FIG. 3a illustrates a system substantially the same as in FIG. 3, and is therefore correspondingly numbered, except that the individual detector housings 130 in FIG. 3 are all accomodated in a common detector housing 130'.
FIG. 4 illustrates a variation of the system of FIG. 3, in that the underground intrusion detection system, generally designated 220 in FIG. 4, does not include a separate detector, but rather uses the same detector provided in the over-ground security fence 202 for detecting an attempted intrusion under the fence. For this purpose, the detector 212 carried by its carrier pole 210 includes an extension 214a of its common actuator wire 214 extending into a housing, generally designated 230, in the ground and connected to the underground sensor wires 222 enclosed within the conduits 240 buried under the ground. Thus, detector 212 will be actuated in its normal manner by cutting or disturbing one of the sensor wires 208 in the above-ground fence 202 by virtue of the connection of the sensor wires to the detector by the common actuator wire 214, as described above with respect to FIGS. 1 and 2, and particularly as described in the above-cited U.S. Pat. No. 4,367,459. However, the same detector 212, by virtue of the common actuator wire extension 214a connected to the underground sensor wires 222, will also be actuated by the cutting or disturbance of one of the latter sensor wires, in the same manner as described above with respect to FIGS. 1 and 2.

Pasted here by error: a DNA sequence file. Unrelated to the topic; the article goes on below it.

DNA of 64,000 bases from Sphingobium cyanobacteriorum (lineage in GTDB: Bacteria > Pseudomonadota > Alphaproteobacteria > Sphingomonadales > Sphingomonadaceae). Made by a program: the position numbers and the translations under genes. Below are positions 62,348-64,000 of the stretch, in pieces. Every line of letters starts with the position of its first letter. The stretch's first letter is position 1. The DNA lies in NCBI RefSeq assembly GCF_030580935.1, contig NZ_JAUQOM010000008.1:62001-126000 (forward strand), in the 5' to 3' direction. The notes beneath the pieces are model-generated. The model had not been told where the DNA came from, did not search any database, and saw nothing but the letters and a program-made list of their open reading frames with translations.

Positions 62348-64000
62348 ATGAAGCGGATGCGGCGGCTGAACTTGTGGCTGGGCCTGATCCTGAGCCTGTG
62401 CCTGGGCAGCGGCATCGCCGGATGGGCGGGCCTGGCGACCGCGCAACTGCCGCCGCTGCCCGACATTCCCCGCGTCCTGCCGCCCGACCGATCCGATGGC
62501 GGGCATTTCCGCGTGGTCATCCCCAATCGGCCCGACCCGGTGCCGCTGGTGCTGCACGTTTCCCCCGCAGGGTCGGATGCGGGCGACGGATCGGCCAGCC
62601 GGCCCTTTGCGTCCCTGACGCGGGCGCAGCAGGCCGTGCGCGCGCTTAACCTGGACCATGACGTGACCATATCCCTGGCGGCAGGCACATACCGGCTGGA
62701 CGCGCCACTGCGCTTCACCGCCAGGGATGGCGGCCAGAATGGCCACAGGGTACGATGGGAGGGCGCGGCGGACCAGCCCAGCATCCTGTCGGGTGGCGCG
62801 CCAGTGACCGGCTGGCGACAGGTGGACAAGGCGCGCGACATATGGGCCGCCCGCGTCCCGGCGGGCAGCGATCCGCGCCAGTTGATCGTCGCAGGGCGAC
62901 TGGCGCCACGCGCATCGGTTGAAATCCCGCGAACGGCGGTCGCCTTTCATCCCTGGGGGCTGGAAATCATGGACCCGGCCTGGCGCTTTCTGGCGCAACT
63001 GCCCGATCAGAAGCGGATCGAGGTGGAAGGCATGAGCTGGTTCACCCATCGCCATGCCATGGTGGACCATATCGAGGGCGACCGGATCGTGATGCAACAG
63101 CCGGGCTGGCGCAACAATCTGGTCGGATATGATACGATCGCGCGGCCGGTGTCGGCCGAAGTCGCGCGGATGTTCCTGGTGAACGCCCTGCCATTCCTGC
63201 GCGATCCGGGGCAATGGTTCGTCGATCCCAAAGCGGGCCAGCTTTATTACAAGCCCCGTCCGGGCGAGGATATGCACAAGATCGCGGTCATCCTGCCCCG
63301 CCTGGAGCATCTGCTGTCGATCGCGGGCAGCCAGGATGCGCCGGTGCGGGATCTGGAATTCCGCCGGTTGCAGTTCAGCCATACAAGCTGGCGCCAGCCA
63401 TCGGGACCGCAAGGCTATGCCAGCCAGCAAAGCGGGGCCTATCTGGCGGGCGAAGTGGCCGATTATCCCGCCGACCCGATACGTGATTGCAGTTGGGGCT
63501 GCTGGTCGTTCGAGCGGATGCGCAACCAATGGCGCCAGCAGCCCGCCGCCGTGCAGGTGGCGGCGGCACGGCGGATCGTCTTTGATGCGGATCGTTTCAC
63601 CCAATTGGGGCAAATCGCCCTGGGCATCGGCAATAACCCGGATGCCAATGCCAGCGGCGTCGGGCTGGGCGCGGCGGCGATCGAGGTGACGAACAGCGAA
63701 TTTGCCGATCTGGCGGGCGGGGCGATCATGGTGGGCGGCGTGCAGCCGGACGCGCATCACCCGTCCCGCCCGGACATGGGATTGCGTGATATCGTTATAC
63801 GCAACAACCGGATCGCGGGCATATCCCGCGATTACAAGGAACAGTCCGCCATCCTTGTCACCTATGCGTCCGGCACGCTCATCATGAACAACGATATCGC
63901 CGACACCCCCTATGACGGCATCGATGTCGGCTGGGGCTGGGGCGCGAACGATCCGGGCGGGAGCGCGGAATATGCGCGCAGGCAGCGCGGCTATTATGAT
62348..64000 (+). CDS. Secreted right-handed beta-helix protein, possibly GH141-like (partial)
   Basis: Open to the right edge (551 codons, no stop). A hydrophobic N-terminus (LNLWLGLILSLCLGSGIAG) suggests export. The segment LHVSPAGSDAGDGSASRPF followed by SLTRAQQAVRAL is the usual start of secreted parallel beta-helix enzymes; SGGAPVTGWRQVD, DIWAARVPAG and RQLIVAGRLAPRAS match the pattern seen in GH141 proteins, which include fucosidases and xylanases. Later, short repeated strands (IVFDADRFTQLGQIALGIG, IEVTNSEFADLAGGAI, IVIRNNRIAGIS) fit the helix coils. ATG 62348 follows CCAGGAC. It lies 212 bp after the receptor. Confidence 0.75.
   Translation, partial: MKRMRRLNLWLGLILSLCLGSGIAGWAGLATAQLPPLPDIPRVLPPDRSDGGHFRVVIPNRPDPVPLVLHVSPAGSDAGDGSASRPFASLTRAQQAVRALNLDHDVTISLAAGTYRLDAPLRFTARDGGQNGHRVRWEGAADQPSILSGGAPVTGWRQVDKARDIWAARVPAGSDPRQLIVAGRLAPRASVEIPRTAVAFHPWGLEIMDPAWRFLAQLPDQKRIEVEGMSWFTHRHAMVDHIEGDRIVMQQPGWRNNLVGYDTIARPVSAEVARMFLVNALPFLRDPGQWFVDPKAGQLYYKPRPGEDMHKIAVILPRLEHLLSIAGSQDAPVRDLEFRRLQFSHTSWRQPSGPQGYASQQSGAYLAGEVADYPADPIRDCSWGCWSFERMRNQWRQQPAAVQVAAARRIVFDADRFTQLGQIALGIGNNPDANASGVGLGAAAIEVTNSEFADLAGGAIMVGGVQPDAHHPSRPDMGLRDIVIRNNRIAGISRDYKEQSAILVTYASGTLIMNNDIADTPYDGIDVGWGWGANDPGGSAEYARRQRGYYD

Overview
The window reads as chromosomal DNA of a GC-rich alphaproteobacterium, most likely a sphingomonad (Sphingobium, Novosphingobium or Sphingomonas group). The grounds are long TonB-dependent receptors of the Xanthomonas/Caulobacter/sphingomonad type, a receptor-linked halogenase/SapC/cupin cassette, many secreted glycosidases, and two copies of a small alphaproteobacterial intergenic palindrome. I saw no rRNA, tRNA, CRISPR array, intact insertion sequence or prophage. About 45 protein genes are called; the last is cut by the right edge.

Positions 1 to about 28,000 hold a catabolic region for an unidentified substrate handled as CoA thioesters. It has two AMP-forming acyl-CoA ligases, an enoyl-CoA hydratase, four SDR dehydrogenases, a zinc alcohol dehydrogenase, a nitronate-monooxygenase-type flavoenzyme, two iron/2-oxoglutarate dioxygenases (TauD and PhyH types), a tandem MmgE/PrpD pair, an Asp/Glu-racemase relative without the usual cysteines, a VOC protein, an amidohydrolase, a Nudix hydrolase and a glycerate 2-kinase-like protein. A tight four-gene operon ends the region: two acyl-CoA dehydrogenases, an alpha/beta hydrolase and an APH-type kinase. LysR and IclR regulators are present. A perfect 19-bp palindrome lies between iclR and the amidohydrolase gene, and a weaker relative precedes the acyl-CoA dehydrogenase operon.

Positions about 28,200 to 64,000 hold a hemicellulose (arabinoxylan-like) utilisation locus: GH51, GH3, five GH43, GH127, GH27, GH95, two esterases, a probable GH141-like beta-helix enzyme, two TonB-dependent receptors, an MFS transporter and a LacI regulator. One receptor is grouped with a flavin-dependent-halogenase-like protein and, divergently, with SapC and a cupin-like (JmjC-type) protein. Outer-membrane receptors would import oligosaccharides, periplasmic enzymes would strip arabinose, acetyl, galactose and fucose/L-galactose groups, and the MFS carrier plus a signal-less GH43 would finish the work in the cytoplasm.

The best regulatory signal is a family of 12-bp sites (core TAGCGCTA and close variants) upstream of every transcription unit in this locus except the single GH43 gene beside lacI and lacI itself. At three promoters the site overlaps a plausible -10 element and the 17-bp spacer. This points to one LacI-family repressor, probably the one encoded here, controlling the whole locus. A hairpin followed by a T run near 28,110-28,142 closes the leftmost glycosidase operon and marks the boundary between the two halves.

FIGS. 5 and 6 illustrate a further embodiment of the invention particularly useful for detecting the presence of a person near a security fence, i.e., even before he actually makes contact with the fence. For simplification purposes, the over-ground security fence is not illustrated in FIGS. 5 or 6, these figures illustrating only the underground intrusion detection system to be used near a fence, or in any other sensitive area where it is desired to detect the presence of a person.